Menopause: It's not just for women
May 9, 1999
By Marvin Ross
(WebMD) -- Have you ever heard, "Don't mind Steven, he's just going through the change of life?" That's right -- "he," not "she." According to some researchers, the idea may not be so far-fetched.
The concept of a male menopause and the need for hormone replacement therapy as a treatment is still highly controversial, but you wouldn't know that from Dr. Jerald Bain's attempt to recruit men for his study. He set out to find 100 subjects but 900 volunteered for the chance to get a male hormone pill for what ailed them.
In the end Dr. Bain, who is an endocrinologist at Toronto's Mount Sinai Hospital and the director of the Health Institute for Men at the King's Health Centre in Toronto, was only able to use 30 subjects. His data has now been collected and he is about to begin the analysis. He contends that "there is no basis for the assumption that the male hormone, testosterone, is dangerous."
Drs. Andrew Dott and Anthony Karpas of the Institute of Endocrinology and Reproductive Medicine in Atlanta, contend that about 40 percent of men in their 40s experience these symptoms to some degree:
They say that these symptoms of "male menopause" (also known as andropause or viropause) can result from a decreased level of the male hormone testosterone and/or some of these risk factors:
According to Bain, until recently, most doctors have considered these symptoms just part of aging and have ignored them. He added that "we're beginning to realize we don't have to accept them all. We can accept the loss of strength but to have to lie in bed at age 60 because of weakness and fatigue is not something we should accept."
It is known that testosterone levels in about 40 percent of men decline with increasing age but despite 150 years of attempts to rejuvenate men with hormone replacements, the concept is still widely ignored. Dr. Malcolm Carruthers, a British specialist in men's health with a practice in London, suspects that one reason is historical.
The first successful use of hormone replacement was carried out 150 years ago by a German professor called Berthold who transplanted a rooster's testes into another castrated rooster. This successfully prevented atrophy of the comb. That study was followed by numerous other experiments using testicular transplants and extracts and resulted in the practice acquiring the negative image of "monkey gland" testosterone treatment.
Testosterone was only isolated and synthesized 60 years ago. However, the oral form can be toxic to the liver and heart and that, Carruthers claims, has "colored the thinking of two generations of physicians."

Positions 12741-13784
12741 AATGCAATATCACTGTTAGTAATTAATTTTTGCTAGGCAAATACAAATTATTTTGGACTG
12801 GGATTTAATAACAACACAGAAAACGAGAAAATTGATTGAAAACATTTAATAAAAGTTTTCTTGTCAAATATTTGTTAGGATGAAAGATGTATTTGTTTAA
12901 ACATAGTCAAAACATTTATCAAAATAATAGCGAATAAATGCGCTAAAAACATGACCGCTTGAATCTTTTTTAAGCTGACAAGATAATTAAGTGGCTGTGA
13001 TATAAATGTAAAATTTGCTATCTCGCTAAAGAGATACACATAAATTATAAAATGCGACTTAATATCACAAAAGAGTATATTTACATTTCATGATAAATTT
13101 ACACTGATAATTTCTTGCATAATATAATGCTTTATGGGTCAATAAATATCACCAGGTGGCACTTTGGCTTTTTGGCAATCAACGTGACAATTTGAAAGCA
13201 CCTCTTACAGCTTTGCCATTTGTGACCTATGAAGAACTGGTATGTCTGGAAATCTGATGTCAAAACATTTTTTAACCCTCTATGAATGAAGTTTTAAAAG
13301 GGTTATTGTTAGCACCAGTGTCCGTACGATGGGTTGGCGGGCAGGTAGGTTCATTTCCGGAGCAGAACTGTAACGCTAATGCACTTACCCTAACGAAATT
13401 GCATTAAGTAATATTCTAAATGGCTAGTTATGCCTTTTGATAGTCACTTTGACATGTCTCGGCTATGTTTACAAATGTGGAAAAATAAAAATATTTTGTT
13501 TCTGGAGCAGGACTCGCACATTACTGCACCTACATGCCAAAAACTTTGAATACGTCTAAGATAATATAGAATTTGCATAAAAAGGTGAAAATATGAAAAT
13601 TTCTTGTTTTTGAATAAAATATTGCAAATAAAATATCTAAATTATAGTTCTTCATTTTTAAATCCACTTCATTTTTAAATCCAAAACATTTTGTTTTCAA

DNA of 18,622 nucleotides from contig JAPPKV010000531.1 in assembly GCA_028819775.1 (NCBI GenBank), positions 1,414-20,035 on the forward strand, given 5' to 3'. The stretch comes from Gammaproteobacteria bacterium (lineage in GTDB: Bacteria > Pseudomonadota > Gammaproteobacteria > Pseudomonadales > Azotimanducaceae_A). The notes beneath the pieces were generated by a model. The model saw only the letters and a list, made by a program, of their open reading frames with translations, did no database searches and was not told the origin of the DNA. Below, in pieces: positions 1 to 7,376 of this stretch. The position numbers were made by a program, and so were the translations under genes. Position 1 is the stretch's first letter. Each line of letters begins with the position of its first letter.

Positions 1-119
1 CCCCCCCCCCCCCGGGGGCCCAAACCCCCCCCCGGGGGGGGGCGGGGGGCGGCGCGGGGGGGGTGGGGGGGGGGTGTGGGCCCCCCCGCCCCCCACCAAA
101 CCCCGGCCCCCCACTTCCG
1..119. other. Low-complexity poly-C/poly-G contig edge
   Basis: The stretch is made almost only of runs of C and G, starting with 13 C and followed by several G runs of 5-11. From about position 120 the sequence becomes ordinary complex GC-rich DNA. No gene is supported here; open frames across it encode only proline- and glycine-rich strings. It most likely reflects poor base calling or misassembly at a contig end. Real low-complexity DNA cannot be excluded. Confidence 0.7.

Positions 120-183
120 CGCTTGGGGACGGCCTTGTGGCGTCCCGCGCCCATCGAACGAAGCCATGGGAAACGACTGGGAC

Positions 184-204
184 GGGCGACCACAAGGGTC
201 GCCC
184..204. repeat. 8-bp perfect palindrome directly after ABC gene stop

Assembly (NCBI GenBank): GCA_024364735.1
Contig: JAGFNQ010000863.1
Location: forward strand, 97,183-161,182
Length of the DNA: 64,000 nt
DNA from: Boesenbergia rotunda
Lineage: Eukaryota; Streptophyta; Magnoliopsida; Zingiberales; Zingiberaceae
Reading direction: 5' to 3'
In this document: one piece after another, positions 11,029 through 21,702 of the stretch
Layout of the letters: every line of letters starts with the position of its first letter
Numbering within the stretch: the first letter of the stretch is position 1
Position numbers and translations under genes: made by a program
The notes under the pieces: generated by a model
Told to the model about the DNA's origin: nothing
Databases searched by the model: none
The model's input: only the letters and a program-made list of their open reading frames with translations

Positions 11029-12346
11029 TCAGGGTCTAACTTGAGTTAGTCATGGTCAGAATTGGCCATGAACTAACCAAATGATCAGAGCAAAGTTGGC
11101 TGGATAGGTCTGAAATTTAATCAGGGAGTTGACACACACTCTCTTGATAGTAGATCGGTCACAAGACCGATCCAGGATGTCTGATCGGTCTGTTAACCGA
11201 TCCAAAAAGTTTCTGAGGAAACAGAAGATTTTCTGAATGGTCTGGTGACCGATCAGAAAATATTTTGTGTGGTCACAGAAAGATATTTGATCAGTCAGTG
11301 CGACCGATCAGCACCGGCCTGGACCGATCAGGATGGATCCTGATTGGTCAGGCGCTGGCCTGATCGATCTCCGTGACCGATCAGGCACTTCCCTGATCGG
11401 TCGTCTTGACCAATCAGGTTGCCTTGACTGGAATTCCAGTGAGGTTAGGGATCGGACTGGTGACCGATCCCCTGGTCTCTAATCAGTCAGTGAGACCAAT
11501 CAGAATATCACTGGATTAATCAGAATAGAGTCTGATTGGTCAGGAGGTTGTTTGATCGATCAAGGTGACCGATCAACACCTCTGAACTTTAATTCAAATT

Another problem associated with the diagnosis of male menopause is that only about 13 percent of men with symptoms have a low total testosterone level. Carruthers and others, however, evaluate the level of Free Active Testosterone (FAT) rather than total testosterone levels. FAT is obtained by dividing the total plasma testosterone level by that of the Sex Hormone Binding Globulin (SHBG). This turns out to be low in 74 percent of the men with menopausal symptoms. SHBG increases with age and "zaps" the free testosterone before it can get into the cells to do its job.
Skeptics of andropause still abound. In a recent article in the American Journal of Psychiatry, UCLA psychiatrist Dr. H Sternbach concluded that "testosterone decline/deficiency is not a state strictly analogous to female menopause and may exhibit considerable overlap with primary and other secondary psychiatric disorders."
Two British urologists, Drs. N. Burns-Cox and C. Gingell, concluded in another medical journal that "the symptoms of the andropause fatigue can readily be explained by stress and there is no scientifically valid placebo-controlled study that shows any benefit for testosterone supplements in this uncommon group of patients."
Dr. Carruthers, however, has been following a number of men on supplements for up to five years and has concluded that there have been no negative effects on their hearts, livers or prostates. Drs. Dott and Karpas point out that when it comes to diagnosis, not only should testosterone levels be evaluated but that "good medical care dictates that a comprehensive medical and psychological assessment along with a thorough laboratory assessment are necessary."
Possibly this debate will be solved once Dr. Bain analyzes his data comparing men with menopausal symptoms on hormone replacement with men receiving placebos. If so, will men rush out to get hormone replacement therapy? Stay tuned!
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